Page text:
The unequal effects of climate change
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The unequal effects of climate change
Increasingly destructive weather events are occurring round the globe, affecting everything from housing and the food supply to the utilities we use in our daily lives.
In June, residents of the Pacific Northwest region of the U.S. suffered under historic heat waves. At one point, the temperature in Portland, Oregon, reached 116 degrees, while the Canadian village of Lytton registered 121.
A report released last year by Datu Research, commissioned by the Environmental Defense Fund, looked at the economic costs of a range of weather disasters in the U.S. Datu found that each event caused damage equaling, or exceeding, $1 billion in states such as Texas, Florida and North Carolina.
Economists say that climate change compounds existing inequalities in society.
“Climate change is really about equity and inequality. So almost all of the impacts that we study, we see just really stark dividing lines in who is getting hurt, by how much,” said Tamma Carleton, an assistant professor of environmental economics at the University of California, Santa Barbara.
Carleton said the poorest 5% of counties in the U.S. are projected to suffer nine times the overall economic damage of the richest 5%.
Vis Taraz, an assistant professor of economics at Smith College in Massachusetts, also noted that the costs of climate change are “unevenly borne.”
People are grappling with rising utility bills, and some are hit harder than others because they lack the resources to withstand extreme weather. “We could see that in a heat wave, where people without air conditioning could be the most hit,” Taraz said.
Aberrant storms are also having a catastrophic effect on households. More than 4 million people lost power when one hit Texas in February. Some power suppliers ended up charging their customers thousands of dollars, while low-income Black and Latinx communities in the state faced some of the biggest challenges.
The Texas Tribune reported that people of color in Texas tend to live in older homes with inadequate insulation and older pipes that aren’t well-equipped to handle extreme weather.
Elgie Holstein, senior director for strategic planning at the EDF, said climate change increases the frequency and severity of droughts, which leads to crop losses.
Taraz of Smith College, whose work focuses on low- and middle-income countries like India, pointed out that negative effects in the agricultural sector can spill over to other industries and harm families’ health and well-being.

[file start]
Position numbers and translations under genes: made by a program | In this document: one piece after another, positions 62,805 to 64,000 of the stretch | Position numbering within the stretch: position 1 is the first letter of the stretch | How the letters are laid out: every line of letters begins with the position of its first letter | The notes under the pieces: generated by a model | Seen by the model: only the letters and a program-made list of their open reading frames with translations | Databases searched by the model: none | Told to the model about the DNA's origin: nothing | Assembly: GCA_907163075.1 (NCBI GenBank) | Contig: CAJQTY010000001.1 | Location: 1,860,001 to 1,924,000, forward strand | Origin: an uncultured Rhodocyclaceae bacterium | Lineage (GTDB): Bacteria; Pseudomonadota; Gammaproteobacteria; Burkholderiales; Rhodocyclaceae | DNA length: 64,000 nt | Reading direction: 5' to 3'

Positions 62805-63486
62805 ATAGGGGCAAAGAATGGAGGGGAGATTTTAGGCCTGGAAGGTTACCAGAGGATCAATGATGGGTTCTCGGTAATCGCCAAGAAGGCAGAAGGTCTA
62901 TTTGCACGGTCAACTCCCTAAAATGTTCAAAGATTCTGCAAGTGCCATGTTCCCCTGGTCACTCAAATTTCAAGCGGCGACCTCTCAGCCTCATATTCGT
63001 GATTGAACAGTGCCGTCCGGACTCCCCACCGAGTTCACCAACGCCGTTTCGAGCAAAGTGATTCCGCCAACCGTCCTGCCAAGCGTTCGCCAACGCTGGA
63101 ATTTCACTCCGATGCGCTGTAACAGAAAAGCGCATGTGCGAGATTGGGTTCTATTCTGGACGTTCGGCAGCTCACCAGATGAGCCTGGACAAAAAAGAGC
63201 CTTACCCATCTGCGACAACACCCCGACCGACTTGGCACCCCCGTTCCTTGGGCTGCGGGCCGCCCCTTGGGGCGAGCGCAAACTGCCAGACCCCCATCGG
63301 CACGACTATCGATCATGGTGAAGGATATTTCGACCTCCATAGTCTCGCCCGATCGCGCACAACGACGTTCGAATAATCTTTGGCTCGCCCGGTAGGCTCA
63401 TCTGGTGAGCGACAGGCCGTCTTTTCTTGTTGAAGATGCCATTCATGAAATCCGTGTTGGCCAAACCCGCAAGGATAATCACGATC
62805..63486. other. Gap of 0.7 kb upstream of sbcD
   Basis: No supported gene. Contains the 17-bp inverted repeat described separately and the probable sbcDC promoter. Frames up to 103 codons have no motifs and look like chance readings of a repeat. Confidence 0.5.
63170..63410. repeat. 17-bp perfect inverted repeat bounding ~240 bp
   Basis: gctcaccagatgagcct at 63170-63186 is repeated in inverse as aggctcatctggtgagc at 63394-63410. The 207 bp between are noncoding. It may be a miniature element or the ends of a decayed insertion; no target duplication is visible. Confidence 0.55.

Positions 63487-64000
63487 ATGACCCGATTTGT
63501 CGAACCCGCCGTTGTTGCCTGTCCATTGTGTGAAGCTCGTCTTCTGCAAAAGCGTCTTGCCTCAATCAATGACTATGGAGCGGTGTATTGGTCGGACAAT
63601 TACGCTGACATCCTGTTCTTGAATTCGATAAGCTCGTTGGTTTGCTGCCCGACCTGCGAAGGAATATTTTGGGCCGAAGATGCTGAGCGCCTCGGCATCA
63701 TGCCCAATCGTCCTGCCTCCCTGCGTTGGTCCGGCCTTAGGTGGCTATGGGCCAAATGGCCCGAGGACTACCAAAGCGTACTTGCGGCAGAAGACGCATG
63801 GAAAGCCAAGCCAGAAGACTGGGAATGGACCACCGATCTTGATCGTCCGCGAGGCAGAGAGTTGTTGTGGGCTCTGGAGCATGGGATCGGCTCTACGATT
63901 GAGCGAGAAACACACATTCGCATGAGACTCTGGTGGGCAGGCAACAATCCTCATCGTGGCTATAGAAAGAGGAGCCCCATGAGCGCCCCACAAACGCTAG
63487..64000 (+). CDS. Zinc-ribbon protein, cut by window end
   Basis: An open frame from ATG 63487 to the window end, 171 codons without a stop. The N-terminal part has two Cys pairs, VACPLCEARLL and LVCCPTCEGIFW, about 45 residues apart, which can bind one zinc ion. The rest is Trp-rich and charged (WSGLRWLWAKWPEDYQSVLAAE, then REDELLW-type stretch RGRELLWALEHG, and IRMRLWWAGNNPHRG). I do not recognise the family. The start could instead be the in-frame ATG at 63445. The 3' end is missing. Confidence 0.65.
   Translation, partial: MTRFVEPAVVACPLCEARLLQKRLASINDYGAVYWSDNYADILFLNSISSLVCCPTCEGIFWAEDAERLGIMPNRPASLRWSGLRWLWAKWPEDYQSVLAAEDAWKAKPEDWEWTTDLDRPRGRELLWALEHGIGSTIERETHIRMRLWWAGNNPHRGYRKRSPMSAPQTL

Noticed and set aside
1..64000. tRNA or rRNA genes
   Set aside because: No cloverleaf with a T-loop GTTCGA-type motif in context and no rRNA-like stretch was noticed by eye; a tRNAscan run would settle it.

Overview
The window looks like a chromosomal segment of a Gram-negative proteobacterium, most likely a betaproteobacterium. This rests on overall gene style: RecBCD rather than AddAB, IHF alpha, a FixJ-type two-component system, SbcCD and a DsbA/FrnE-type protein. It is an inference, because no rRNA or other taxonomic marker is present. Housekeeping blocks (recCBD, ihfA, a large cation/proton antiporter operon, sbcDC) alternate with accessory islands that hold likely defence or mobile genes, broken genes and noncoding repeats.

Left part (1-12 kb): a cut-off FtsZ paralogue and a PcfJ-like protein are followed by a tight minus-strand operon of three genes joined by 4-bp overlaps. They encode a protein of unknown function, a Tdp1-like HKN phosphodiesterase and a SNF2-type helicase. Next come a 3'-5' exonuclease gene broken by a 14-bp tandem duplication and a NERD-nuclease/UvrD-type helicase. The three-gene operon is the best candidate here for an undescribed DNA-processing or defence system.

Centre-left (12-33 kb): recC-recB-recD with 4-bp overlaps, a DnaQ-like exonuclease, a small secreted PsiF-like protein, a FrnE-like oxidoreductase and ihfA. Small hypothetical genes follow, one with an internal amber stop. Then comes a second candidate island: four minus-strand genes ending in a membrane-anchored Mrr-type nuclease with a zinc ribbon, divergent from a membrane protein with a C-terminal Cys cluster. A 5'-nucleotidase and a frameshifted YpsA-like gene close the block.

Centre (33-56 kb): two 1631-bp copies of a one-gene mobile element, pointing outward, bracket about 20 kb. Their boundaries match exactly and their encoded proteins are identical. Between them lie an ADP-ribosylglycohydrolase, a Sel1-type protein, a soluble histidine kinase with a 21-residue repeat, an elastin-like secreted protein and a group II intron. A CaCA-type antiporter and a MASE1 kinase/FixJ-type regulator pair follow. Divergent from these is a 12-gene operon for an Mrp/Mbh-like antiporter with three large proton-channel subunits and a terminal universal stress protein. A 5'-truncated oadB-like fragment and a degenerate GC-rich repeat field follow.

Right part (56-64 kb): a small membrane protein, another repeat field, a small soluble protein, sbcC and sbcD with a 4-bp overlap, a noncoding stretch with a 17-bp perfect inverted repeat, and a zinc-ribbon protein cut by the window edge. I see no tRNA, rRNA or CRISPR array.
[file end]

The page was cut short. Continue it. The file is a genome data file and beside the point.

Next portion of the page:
“So your crop yields go down, but then child nutrition is affected,” Taraz said.
Lower yields may lead to higher food prices. Farmers in California, which has a $50 billion agriculture industry, say their wells have dried up and they do not have access to surface water allocations from the state.
“Because California produces so many crops, when we have problems here, this is going to affect food prices. This is going to affect what’s going to be in the grocery stores in the future,” Don Cameron, vice president at grower Terranova Ranch, told Marketplace.
Wildfires — which are becoming more destructive due to climate change and costing lives — obliterate property and increase federal, state and local firefighting costs, said the EDF’s Holstein, who underscored the point that those in lower-income communities already have less resilient housing.
The Aspen Institute wrote that “unaffordable and insecure housing leaves families less able to cope with unexpected expenses such as extensive repairs or rebuilding from flooding or wildfires.”
Homeowners’ insurance is also getting more expensive in parts of the U.S. like California and Florida, and is especially difficult to afford in areas considered high-risk.
In some of California’s highest-risk counties, many residents are retired and live on fixed incomes. They’re facing financial strain because of those rising insurance premiums, Marketplace’s Samantha Fields reported.
Going forward, Holstein said, we need new investments in clean transportation and to move away from carbon-emitting fossil fuels.
“Severe weather imposes a tax on every level of our society and every part of our economy,” he said.
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